Next the patient will go to sleep.  The anesthesiologist will insert the endotracheal tube into the lungs (this will breathe for the patient while asleep).  The patient will then be positioned appropriately for the surgery.  For a posterior approach surgery, the patient will be turned over into the prone position (on the belly), with the knees, elbows, breasts and genitals carefully cushioned to decrease the risk of pressure sores. 

The surgeon will then usually mark the skin in the region of intended incision.  The circulating nurse will "prep" the skin with antibiotic solution and scrub, and the scrub nurse will "drape" the patient with towels and an iodine impregnated plastic "sticky" drape known as ioban.  The remainder of the body is now draped off. 

While the body is being prepped and draped, the surgeon will generally "scrub" his hands and forearms.  He will then enter the room, "don" his gown and gloves, step up to the field, and start operating. 


Seen here is a typical modern operating room.  The anesthesiologist is located behind the "ether screen."  The blue drape covers the patient.  An IV pole is seen, from which fluids are "hung."






The operating microscope has advanced the field of microneurosurgery.  It provides three advantages to the surgeon.

  • magnification
  • light
  • stereoscopic vision

The ability to see in stereo is an important one.  The distance between one's pupils is roughly 55 mm, too large to see in stereo in a small hole.  The operating microscope evades this problem for the surgeon.


Many instrument are used during a typical neurosurgical operation.  For this reason, it is one of the more difficult specialties for scrub nurses to learn.




An extensive set of retractors is available to the neurosurgeon.  These help to keep the skin, fat and muscle retracted while the surgeon is operating.  As can be seen here, a variety of depths of blades are required, depending on the size of the patient.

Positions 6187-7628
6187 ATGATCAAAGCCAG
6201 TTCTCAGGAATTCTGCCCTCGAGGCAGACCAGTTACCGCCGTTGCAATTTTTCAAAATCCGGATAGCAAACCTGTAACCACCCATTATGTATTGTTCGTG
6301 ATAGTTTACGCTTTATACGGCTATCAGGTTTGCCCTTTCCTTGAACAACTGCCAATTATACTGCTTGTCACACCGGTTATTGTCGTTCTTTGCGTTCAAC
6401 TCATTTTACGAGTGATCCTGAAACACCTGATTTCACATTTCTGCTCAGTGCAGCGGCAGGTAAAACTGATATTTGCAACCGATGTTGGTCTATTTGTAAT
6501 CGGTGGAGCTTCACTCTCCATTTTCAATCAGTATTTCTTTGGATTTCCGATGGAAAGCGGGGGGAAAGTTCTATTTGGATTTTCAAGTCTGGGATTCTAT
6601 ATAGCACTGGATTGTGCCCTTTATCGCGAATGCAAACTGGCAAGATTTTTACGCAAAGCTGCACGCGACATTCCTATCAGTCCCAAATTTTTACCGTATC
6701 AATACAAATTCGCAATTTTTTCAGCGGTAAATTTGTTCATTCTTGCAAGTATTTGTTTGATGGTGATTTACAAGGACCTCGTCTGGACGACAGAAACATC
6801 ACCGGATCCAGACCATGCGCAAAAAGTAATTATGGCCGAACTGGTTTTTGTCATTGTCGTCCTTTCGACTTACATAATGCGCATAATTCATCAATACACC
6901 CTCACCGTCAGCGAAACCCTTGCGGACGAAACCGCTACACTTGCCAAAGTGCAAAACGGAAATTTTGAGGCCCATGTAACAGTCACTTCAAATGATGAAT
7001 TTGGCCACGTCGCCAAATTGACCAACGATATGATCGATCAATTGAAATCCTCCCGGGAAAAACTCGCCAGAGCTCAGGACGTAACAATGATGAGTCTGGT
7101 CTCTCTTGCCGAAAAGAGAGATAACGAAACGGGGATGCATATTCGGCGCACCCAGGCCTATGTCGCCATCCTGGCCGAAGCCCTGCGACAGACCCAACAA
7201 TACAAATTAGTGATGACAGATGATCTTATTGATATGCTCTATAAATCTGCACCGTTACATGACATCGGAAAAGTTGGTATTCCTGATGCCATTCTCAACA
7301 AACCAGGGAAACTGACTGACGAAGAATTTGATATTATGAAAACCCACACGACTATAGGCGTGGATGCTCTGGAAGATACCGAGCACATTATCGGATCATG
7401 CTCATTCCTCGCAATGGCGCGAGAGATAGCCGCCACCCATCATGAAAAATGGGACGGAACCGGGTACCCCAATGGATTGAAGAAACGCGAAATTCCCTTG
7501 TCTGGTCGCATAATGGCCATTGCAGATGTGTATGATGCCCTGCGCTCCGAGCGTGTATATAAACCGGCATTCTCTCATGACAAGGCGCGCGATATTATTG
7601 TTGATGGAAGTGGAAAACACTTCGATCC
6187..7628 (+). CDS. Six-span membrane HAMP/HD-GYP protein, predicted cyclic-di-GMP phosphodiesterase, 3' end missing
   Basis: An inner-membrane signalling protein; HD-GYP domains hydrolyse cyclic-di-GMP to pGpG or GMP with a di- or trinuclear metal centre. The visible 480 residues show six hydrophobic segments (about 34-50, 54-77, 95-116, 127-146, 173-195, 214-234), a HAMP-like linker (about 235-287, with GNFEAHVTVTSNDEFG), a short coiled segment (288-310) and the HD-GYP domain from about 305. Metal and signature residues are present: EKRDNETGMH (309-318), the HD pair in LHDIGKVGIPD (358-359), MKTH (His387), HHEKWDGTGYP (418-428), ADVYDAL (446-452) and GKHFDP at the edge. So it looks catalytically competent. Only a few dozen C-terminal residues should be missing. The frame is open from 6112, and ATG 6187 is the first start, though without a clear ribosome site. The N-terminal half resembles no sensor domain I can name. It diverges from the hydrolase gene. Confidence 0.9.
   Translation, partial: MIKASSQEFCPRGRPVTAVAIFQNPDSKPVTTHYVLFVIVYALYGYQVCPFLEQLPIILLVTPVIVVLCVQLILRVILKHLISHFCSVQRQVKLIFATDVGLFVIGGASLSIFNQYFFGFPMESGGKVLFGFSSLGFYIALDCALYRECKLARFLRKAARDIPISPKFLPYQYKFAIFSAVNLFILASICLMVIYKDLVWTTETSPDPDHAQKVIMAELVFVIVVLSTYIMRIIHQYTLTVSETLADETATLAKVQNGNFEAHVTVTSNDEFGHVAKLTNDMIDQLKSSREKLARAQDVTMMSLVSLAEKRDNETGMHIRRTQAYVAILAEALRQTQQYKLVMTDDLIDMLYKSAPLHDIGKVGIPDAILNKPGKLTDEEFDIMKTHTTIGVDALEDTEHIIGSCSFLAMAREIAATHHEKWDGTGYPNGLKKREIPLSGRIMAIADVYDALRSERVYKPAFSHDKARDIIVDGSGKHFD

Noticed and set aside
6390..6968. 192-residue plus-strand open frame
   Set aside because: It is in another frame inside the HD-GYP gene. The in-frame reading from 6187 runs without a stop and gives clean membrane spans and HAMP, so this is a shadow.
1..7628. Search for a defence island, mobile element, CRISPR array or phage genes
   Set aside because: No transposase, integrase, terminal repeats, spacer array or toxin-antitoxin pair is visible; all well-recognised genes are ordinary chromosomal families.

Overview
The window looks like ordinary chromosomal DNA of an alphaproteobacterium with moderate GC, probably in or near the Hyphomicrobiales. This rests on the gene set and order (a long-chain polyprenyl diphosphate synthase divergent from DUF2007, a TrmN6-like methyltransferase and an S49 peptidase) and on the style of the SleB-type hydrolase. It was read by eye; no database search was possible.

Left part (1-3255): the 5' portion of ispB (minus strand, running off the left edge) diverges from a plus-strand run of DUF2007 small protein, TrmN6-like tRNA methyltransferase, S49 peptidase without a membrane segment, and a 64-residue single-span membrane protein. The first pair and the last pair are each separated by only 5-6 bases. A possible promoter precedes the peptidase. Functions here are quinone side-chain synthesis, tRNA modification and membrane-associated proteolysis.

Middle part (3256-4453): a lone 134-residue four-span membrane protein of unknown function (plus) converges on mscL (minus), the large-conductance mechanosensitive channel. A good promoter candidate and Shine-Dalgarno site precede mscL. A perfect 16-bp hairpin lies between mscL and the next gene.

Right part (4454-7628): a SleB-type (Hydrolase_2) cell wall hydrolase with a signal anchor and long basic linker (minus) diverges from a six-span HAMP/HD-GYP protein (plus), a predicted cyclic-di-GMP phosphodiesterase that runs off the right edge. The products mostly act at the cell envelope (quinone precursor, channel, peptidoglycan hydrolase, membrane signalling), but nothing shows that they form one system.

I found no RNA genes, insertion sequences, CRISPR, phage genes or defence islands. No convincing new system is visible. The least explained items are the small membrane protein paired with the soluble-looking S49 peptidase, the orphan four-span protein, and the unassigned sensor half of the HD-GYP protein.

A Shaw Scalpel (top device) provides the ability to cut with little blood loss.  The blade heats up and coagulates fine vessels when they are divided.  The bipolar coagulator (bottom device) allows the surgeon to coagulate between the tips of a fine instrument, preventing electrical current from traveling to the rest of the body.


The Bovie coagulator (also known as monopolar) allows coagulation, by sending electricity from the tip of the instrument to a grounding pad (usually on the leg).



A cell saver allows a good portion of the blood which is lost during the case, to be sucked up, processed, and given back to the patient.





Nerve monitoring, usually left up to the discretion of the surgeon, allows the evaluation of the integrity of the nerve roots, while the patient is asleep.




Bone graft is seen here.  This cancellous material provides a good framework or lattice for the patients own bone to grow through.






Although difficult to see, the lamina has been removed during this posterior lumbar laminectomy, and the dura covering the spinal nerves is visible.








Dr. Kraus is seen operating on a lumbar spine.  The operating microscope is seen on the right.  An extremely experienced team is assisting him.



Following closure of the wound, a dressing is applied, and the patient taken to the recovery room.  The surgeon will then evaluate the patient, write orders, dictate the operative procedure, and speak with the family.